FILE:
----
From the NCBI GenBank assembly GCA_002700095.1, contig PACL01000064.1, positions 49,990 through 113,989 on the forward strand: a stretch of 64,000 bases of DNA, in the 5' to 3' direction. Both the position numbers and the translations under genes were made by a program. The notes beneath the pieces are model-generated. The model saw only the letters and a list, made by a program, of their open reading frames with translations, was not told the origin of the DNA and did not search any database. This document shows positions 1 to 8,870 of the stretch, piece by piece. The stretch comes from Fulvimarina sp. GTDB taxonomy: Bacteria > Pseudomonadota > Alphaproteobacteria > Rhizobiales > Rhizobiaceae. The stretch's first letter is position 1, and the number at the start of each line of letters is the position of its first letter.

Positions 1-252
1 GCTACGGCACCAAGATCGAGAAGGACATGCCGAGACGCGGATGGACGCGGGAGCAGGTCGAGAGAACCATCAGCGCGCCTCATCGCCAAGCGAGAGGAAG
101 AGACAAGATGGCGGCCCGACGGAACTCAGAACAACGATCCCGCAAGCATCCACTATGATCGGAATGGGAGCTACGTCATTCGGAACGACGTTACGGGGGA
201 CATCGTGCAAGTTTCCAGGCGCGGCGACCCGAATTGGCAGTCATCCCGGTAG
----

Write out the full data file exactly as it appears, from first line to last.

From the NCBI GenBank assembly GCA_002700095.1, contig PACL01000064.1, positions 49,990 through 113,989 on the forward strand: a stretch of 64,000 bases of DNA, in the 5' to 3' direction. Both the position numbers and the translations under genes were made by a program. The notes beneath the pieces are model-generated. The model saw only the letters and a list, made by a program, of their open reading frames with translations, was not told the origin of the DNA and did not search any database. This document shows positions 1 to 8,870 of the stretch, piece by piece. The stretch comes from Fulvimarina sp. GTDB taxonomy: Bacteria > Pseudomonadota > Alphaproteobacteria > Rhizobiales > Rhizobiaceae. The stretch's first letter is position 1, and the number at the start of each line of letters is the position of its first letter.

Positions 1-252
1 GCTACGGCACCAAGATCGAGAAGGACATGCCGAGACGCGGATGGACGCGGGAGCAGGTCGAGAGAACCATCAGCGCGCCTCATCGCCAAGCGAGAGGAAG
101 AGACAAGATGGCGGCCCGACGGAACTCAGAACAACGATCCCGCAAGCATCCACTATGATCGGAATGGGAGCTACGTCATTCGGAACGACGTTACGGGGGA
201 CATCGTGCAAGTTTCCAGGCGCGGCGACCCGAATTGGCAGTCATCCCGGTAG